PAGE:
The work also refers several times to the sale of blood to Vietnam. January 2, 1966, during the celebration of the seventh anniversary of the victory of the revolution, Commander publicly bragged about his contribution and twinning with the Vietnamese, to whom they “were ready to give not only our sugar, but also our blood, which is worth much more than sugar!“. Words that were picked up by the official press of the time and more recently by the newspaper Granmawhich includes a quote in article about Vietnamese Marxist-Leninist Ho Chi Minh published May 18, 2021. Some of them we can hear at the beginning of the following video:

Blood blackmail

The communist dictatorship not only forced political prisoners to give their blood to the revolution after Fidel Castro came to power. By this, he also blackmailed the relatives of the prisoners, who had to give your plasma if they want visiting rights. A perverted donation system under duress that brought huge benefits to the regime.

Bad art has been constant throughout the six decades of the dictatorship. Maria Werlau says that “when the revolution came to power, there was already a blood bank in Cuba”, but the collection was minimal. “By October 1962, there were only 8,000 donors on the island.” So “Fidel is using the missile crisis to order the population to donate blood en masse”.

“This is where the control of the extensive campaigns in Cuba by the Committees for the Defense of the Revolution (CDR) begins,” he explains. Over time, there has been a kind of institutionalization of donations. People assumed that they should give their blood if you want to access certain services.

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Blood donation campaign promoted by Revolución Radio.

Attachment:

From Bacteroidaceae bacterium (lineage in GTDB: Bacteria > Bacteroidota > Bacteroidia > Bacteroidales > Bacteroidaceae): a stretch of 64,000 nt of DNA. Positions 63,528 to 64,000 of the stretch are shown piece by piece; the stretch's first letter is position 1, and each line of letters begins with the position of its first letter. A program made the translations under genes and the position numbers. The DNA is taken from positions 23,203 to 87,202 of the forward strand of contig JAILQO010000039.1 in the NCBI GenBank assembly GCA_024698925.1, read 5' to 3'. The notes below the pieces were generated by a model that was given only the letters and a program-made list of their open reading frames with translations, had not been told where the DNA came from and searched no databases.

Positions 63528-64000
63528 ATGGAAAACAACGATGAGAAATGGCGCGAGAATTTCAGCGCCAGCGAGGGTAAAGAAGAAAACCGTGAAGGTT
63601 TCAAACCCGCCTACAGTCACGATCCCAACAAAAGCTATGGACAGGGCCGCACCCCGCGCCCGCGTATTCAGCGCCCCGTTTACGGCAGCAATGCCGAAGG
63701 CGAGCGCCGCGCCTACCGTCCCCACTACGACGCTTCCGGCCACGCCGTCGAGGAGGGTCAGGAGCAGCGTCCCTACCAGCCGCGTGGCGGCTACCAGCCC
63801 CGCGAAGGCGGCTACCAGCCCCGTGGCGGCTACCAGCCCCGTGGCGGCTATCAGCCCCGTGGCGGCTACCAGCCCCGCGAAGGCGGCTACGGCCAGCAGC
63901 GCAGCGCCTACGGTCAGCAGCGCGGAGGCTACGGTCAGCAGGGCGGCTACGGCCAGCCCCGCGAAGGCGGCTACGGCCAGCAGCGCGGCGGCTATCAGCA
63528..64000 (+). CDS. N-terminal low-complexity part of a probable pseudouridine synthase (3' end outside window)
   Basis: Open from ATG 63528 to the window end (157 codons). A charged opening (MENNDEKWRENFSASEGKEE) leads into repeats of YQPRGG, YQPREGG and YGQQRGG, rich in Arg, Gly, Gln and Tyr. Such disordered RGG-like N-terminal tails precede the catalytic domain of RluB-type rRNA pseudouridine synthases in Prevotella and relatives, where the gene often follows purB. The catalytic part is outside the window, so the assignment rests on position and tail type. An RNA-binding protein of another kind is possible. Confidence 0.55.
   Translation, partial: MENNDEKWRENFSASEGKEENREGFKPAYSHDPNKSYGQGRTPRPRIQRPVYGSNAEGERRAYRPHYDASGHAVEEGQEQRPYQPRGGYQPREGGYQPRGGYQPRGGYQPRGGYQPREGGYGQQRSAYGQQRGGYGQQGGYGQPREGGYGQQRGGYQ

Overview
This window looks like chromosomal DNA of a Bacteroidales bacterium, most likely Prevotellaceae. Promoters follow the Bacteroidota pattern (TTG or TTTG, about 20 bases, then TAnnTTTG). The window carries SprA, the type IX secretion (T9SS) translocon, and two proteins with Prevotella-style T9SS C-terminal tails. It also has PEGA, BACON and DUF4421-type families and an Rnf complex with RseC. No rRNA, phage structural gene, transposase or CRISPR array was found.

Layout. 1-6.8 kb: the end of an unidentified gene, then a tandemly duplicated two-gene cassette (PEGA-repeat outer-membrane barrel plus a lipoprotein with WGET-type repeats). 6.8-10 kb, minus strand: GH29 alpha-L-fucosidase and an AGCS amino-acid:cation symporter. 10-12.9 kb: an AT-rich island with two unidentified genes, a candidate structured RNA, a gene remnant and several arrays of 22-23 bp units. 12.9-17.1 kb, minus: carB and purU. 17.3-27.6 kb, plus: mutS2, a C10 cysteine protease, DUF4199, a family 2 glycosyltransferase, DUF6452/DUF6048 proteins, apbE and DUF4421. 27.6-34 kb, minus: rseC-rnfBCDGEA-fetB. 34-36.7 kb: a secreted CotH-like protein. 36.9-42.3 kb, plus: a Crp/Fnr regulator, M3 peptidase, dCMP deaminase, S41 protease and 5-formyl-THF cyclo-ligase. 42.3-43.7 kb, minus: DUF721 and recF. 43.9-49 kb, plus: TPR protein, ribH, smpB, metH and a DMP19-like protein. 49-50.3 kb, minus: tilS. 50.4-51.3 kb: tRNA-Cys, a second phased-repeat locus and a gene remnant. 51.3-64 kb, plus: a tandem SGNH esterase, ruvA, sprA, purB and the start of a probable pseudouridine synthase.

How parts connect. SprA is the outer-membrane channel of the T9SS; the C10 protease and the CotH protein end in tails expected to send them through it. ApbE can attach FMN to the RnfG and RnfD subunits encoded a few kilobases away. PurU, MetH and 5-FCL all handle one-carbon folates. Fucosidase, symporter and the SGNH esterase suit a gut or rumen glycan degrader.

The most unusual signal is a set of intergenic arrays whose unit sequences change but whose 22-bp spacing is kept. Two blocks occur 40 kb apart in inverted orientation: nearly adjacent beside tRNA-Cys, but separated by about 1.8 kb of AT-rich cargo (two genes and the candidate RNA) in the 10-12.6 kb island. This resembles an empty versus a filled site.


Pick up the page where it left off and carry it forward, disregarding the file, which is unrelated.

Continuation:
As Werlau explains, “no one, no patient can enter the clinic or access a bed for any minimal surgical procedure without donate at least one blood“The most serious operations require two or three blood donations,” he adds.

On the other hand, given the terrible conditions in which the Cuban people live, what they are being offered in exchange for a donation (sandwich and snack) sometimes this is more than enough for many to queue up for the blood bank’s mobile buses.

This is not for Cubans

On June 14, on the occasion of World Blood Donor Day, Cuban President Miguel Diaz-Canel, via his Twitter account, congratulated blood donors “for their human commitment, altruism and contribution.” Regime newspaper Granmatook out the relevant article to highlight the importance of donating blood to save lives.

However, the reality is that blood, when Cubans need it, is usually in short supply. The communist regime constantly conducts blood donation campaigns in schools, universities, factories, etc. “But there is no blood in hospitals”Werlau says, “If there is a need for a blood transfusion, it is problematic to do so.”

“There is a first insult, lie to the population“. The purpose of the plasma is different: “To support the industry.” She claims to have documented at least 11 blood-derived pharmaceutical products that have been exported since 2000 and that, however- “Doctors can’t prescribe because there aren’t enough of them”.

The communist regime has created a framework through which it feeds Cuba’s biotech and pharmaceutical industries to reinforce its image as a “delusional medical power” while at the same time “attracting new financial resources.” In fact, it would allow him to develop “transplant tourism” created by Fidel Castro in the 1980s. and deserves a separate chapter.